Luckily there’s still at least one space agency still publishing photos of space (and space from Earth), the European Space Agency. The ESA has an incredible Observing the Earth archive that’s updated every week and each satelitte image is usually accompanied by a brief essay to explain a bit about what you’re looking at.
Now for the whoa part:
Directed by Cyriak Harris
This mystery might be cool to use in a class about hypotheses generation.
(Click on image for full size).
Specifically: “Mima mounds ( /ˈmaɪmə/) is a term used for low, flattened, circular to oval, domelike, natural mounds found in the northwestern United States, Idaho, Oregon, and Washington, that are composed of loose, unstratified, often gravelly sediment that is an overthickened A Horizon. These mounds range in diameter from 3 to more than 50 m; in height 30 cm to greater than 2 m; and in density from several to greater than 50 mounds per hectare. Within the northwestern United States, they are typically part of what is commonly known as hog-wallow landscape.” (wiki)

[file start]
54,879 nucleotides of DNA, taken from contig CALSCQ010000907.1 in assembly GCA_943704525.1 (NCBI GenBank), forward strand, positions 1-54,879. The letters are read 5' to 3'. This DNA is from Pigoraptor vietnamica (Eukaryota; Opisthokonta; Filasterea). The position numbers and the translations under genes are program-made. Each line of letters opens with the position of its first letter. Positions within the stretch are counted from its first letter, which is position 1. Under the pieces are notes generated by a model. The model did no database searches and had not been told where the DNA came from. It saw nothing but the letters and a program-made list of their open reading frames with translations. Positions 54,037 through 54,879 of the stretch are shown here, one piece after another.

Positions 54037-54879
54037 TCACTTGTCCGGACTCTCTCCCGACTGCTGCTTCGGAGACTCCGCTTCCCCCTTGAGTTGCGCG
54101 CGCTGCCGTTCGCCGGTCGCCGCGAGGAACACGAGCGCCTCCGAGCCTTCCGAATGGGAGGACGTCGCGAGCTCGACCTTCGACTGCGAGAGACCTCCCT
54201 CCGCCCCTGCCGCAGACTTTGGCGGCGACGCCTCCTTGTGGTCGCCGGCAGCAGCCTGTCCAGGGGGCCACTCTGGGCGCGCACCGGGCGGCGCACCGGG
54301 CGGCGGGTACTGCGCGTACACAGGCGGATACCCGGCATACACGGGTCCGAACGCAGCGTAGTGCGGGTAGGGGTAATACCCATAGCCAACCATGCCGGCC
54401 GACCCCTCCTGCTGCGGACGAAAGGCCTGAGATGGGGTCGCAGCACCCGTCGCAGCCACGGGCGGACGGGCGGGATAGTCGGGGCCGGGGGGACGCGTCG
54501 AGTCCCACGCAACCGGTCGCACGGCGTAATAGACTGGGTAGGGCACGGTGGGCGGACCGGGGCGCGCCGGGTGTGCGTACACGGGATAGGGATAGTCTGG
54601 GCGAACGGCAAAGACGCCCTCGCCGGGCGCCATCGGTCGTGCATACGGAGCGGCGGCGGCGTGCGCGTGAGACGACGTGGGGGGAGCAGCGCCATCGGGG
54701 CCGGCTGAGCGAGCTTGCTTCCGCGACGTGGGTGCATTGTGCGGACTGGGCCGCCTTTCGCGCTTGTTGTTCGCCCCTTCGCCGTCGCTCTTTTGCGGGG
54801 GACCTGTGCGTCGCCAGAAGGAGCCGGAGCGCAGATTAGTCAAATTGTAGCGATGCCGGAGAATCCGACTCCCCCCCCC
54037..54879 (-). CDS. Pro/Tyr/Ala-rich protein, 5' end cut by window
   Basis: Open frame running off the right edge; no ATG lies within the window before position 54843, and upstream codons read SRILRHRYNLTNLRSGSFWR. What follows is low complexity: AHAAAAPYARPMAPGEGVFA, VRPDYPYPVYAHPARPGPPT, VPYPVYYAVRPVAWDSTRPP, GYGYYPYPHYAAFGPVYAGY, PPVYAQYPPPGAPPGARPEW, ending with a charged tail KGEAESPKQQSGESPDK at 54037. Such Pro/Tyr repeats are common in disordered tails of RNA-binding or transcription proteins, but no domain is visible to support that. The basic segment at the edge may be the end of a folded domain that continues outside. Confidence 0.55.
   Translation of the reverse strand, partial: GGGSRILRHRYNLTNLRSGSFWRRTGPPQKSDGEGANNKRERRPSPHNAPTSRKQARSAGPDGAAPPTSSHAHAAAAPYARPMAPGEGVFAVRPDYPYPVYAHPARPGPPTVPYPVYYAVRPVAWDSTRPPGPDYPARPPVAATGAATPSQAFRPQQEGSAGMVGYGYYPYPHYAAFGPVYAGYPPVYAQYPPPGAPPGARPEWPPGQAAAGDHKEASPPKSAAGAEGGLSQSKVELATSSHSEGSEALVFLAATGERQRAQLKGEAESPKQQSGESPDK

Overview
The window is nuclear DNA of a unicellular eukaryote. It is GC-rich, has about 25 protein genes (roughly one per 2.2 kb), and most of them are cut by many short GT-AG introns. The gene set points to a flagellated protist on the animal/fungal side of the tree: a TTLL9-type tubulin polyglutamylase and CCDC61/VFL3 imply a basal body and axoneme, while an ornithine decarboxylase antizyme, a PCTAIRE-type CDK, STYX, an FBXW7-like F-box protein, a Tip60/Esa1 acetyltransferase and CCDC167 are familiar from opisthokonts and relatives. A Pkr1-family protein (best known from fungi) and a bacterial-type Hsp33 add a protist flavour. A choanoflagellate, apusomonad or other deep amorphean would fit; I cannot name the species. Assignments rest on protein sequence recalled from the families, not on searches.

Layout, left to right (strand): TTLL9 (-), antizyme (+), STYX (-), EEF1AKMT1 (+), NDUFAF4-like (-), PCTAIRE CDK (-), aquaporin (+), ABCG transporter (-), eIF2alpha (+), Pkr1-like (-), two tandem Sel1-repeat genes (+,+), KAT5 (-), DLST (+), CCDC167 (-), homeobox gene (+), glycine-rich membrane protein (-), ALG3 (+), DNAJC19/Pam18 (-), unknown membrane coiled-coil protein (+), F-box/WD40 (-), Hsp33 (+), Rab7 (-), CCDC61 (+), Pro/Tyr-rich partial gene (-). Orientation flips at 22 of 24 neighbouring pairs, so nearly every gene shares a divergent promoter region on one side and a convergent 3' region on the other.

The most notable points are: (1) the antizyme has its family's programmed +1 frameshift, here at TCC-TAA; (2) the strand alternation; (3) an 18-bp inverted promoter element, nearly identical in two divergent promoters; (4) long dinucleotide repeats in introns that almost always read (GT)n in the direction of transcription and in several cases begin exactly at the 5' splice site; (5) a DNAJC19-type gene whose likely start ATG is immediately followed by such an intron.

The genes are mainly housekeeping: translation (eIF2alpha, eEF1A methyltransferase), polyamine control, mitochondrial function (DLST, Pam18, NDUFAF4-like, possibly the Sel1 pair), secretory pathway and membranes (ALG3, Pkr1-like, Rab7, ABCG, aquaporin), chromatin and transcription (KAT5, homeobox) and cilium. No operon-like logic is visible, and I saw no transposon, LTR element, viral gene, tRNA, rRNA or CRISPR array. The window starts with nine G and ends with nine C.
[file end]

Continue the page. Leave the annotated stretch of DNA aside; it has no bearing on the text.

See all the hypotheses here. (Admittedly, I’m partial to the thought of busy gophers moving tons and tons of soil!)